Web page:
I'm reading a textbook, chapter entitled "Fluid Mechanics".

This section is entirely devoted to fluid statics.

Assuming an element of fluid in equilibrium,

Consider a thin element of fluid with thickness dy. and density & gravity constant.

let p be pressure upward on the bottom of the surface, then total pressure on bottom of the surface is pA (pressure * Area).

Then, the pressure on the top surface is p+dp, and the total pressure on top of the surface is (p + dp) * A.


I have been looking into the web, but I am quite not sure what dp is meant when finding the top surface pressure.

My only guess is that dP is the difference of pressure due to change in altitude.

If my guess is right, is it notable to include such small change in altitude (considering the material has small dy).

  • $\begingroup$ Note that "Is this right" type questions really are not a good fit for the Q&A format because the answer (yes or no) is too small to be an answer (minimum character count is 15). Could you modify your question to be less of a yes/no type question? $\endgroup$
    – Kyle Kanos
    Jun 22, 2015 at 1:53
  • $\begingroup$ @KyleKanos I did! $\endgroup$
    – hs2345
    Jun 22, 2015 at 1:58
  • 1
    $\begingroup$ Such a "prefix", $d$, usually means a infinitesimal change, which in physics is often used for integrals. $\endgroup$
    – fibonatic
    Jun 22, 2015 at 2:13

1 Answer 1


Take for example, a submarine. The pressure against the walls of the submarine increments as this goes deeper.

For another example, take an airplane, as it goes higher the pressure against the walls decrease.

So yes, the pressure changes as the altitude (or depth) changes (if you are submerged on a fluid in a gravitational field). Even small amounts of change in altitude (or depth) will make a change in the pressure of the fluid against a real or imaginary wall.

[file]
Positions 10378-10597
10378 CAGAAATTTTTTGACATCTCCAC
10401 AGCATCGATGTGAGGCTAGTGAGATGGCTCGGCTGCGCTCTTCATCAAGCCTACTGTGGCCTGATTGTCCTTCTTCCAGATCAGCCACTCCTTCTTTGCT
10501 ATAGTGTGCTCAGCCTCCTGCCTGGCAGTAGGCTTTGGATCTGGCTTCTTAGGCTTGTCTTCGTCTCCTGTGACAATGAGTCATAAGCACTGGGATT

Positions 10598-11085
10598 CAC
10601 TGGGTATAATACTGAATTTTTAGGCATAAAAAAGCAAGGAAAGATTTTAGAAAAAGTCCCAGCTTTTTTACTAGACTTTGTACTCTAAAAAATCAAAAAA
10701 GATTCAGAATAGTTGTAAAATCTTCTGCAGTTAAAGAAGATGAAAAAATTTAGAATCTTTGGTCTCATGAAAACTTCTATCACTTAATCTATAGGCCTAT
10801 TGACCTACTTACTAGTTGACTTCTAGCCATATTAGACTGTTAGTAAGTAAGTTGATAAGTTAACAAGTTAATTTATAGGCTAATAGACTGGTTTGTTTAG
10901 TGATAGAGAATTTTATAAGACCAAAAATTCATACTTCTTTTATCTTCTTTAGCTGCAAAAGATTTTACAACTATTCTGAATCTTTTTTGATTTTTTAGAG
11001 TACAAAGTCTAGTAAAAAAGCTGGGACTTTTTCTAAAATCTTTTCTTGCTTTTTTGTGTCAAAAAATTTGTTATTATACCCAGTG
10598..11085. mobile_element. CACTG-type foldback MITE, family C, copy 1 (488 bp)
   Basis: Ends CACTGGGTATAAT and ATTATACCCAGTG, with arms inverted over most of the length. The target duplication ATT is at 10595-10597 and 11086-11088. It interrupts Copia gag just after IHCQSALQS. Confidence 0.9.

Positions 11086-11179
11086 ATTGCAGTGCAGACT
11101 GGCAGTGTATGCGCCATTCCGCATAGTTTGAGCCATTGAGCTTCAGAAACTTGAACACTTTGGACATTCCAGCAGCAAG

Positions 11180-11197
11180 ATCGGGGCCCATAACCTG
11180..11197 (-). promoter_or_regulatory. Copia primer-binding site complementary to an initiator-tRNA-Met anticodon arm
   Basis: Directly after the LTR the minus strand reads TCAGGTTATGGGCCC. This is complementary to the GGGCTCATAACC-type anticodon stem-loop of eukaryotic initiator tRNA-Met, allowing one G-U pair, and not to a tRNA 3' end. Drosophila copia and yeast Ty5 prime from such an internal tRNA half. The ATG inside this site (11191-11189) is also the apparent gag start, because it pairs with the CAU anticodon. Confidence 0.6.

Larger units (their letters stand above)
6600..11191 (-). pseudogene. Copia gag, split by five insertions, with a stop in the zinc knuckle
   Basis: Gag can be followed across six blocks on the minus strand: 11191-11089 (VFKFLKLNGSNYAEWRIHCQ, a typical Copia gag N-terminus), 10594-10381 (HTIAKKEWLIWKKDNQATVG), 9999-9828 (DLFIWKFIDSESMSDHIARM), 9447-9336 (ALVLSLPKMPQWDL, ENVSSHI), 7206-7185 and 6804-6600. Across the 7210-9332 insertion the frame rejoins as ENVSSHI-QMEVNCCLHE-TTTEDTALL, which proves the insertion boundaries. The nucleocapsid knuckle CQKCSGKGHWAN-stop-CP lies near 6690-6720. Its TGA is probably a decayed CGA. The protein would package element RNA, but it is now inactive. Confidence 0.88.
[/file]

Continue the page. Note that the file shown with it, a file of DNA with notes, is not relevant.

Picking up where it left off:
dP is not a physicall quantity but a mathematical expression of something that changes an infinitesimal. In this particular case, dP is a small change (infinitesimal) in the pressure. And pressure is a dependant variable of 'w' (the weight of the fluid element), 'y' (the altitude or depth), and 'A' (the area of an horizontal plane).

Just another comment; take a look at the force diagram, you will see that all horizontal forces are counteracting forces, but the upper force is slightly smaller than the force pushing from below (The difference is F2-F1=dF, a very small amount of change in the force). As the system is in equilibrium, the vector sum of all forces must be zero. So the small force that you need to add is exactly A * dP.

  • $\begingroup$ Can I ask one more question? Also my text book gave expression "pA - (p+dp)A - pgAdy = 0", now I get that pA - (p+dp)A = -dpA. so is dpA = pgA(dy)? I dont quite get what pgA(dy) is supposed to mean? I mean it's broad expression. My only guess here, too, is that pgA(dy) is gravitational pressure? $\endgroup$
    – hs2345
    Jun 22, 2015 at 3:02
  • $\begingroup$ @hs2345 You already did. Hahaha, C'mon ask whatever you need. $\endgroup$
    – algolejos
    Jun 22, 2015 at 3:04
  • $\begingroup$ Edit: p in pgAdy is roh, density. $\endgroup$
    – hs2345
    Jun 22, 2015 at 3:05
  • $\begingroup$ pgAdy is really then (Weight/volume)(y2-y1)? $\endgroup$
    – hs2345
    Jun 22, 2015 at 3:05
  • 1
    $\begingroup$ you peeps seriously need to learn to use mathjax - it's really not very hard :) meta.math.stackexchange.com/questions/5020/… $\endgroup$
    – danimal
    Jun 22, 2015 at 10:55

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